Time to focus on Whitbread Porter in even more detail. I'll always be able to find more detail. That's why I'm never going to run out of material.
Today we're taking a look at Whitbread Porter for a little more than a century, from Trafalgar to Versailles. here's the table:
What struck me was the fact that the pale malt content peaked very early on, in 1822. Black malt is the simplest to trace. It started at less tan 2% of the grist and rose slowly but inexorably to just under 8%. Brown malt show the most variation, between none and 25%.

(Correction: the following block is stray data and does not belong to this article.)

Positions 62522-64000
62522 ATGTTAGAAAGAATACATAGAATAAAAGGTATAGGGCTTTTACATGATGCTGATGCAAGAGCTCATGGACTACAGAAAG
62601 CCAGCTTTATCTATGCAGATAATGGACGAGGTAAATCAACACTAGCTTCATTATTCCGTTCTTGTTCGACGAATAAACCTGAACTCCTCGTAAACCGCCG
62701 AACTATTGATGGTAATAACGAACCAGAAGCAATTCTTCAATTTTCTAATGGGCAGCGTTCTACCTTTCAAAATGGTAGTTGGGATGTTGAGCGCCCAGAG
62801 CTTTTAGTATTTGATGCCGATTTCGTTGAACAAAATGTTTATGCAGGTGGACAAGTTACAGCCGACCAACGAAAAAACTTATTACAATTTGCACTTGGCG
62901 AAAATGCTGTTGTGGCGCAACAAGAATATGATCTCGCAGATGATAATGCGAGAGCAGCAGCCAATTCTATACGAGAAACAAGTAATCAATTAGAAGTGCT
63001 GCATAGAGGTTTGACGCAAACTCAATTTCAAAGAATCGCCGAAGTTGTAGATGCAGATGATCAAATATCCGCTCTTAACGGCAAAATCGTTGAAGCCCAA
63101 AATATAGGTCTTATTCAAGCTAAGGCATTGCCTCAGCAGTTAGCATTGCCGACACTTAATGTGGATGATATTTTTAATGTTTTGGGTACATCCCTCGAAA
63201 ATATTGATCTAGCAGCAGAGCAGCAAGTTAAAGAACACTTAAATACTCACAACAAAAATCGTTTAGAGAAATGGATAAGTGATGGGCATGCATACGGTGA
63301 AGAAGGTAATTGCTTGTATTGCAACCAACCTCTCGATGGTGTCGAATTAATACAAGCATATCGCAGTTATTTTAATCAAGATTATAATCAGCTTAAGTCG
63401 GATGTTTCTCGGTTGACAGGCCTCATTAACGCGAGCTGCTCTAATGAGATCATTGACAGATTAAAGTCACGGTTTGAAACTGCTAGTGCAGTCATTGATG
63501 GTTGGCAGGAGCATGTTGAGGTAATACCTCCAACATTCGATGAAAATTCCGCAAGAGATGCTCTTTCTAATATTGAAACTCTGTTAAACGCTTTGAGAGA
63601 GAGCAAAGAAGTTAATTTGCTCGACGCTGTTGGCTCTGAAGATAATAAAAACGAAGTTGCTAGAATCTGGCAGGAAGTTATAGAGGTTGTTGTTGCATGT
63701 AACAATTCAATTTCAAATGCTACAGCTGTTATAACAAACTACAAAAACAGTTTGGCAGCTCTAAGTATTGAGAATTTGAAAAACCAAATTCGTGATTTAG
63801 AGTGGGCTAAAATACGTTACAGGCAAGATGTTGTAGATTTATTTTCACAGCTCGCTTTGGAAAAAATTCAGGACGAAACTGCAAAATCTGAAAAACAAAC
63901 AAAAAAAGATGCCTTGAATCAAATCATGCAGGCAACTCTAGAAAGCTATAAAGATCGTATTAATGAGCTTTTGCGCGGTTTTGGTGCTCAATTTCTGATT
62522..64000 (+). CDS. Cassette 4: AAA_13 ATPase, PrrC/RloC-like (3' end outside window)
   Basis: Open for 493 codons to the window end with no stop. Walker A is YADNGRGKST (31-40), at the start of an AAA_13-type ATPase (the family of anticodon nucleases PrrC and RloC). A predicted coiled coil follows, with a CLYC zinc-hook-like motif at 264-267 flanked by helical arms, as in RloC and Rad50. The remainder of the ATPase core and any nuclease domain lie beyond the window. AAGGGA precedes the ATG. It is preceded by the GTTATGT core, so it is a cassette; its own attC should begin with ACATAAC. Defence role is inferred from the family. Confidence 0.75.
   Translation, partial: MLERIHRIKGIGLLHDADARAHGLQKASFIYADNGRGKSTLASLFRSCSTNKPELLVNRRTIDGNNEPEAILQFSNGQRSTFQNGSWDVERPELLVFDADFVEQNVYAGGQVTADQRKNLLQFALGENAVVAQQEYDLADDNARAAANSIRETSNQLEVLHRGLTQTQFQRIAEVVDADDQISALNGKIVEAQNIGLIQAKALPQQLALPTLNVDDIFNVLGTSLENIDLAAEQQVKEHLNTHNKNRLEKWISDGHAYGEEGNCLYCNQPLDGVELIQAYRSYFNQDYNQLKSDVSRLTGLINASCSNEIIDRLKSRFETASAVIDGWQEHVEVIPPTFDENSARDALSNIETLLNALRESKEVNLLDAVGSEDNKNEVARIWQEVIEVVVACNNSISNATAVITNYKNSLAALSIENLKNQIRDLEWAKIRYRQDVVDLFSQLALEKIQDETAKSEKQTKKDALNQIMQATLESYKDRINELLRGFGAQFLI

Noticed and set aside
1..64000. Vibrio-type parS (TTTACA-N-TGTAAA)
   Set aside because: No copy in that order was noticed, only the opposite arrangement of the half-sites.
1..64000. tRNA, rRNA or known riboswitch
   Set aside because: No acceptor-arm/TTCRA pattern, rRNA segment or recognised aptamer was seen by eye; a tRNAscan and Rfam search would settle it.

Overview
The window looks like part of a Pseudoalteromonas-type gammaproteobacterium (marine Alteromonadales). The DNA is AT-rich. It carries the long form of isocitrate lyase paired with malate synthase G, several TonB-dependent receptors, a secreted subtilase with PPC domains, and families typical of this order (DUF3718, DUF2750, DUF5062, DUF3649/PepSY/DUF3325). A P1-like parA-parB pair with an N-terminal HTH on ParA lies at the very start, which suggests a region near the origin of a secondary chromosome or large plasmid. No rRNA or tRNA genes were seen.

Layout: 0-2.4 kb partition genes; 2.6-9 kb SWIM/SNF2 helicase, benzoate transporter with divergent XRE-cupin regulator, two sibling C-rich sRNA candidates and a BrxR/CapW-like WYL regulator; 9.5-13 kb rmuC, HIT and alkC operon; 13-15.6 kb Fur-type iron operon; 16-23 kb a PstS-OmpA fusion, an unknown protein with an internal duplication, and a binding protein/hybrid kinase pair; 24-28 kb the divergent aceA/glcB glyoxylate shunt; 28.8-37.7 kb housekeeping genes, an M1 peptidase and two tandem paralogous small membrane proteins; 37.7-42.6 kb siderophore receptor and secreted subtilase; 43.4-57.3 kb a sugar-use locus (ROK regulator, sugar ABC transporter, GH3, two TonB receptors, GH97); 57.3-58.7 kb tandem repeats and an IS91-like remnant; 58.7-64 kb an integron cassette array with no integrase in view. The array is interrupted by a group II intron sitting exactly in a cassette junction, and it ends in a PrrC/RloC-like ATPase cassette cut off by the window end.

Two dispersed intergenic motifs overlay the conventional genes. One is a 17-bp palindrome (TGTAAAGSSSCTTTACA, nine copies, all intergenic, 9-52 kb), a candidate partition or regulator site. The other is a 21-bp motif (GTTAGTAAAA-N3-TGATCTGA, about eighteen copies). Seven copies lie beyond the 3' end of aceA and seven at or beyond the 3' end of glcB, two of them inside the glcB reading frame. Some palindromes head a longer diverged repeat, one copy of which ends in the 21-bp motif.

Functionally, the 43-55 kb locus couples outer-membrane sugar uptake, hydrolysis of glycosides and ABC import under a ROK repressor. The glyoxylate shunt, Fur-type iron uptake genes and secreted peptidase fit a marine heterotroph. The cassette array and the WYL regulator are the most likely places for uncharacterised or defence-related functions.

Up until WW I, there wasn't much variation in gravity. It remained somewhere betweeen 1052 and 1060 for pretty much the whole of the 19th century.
Lord of the Ales - I have had a long-standing series chronicling the fortunes and perceptions of the “English pub” and “Irish pub” outside Britain, and inside their home land...
4 hours ago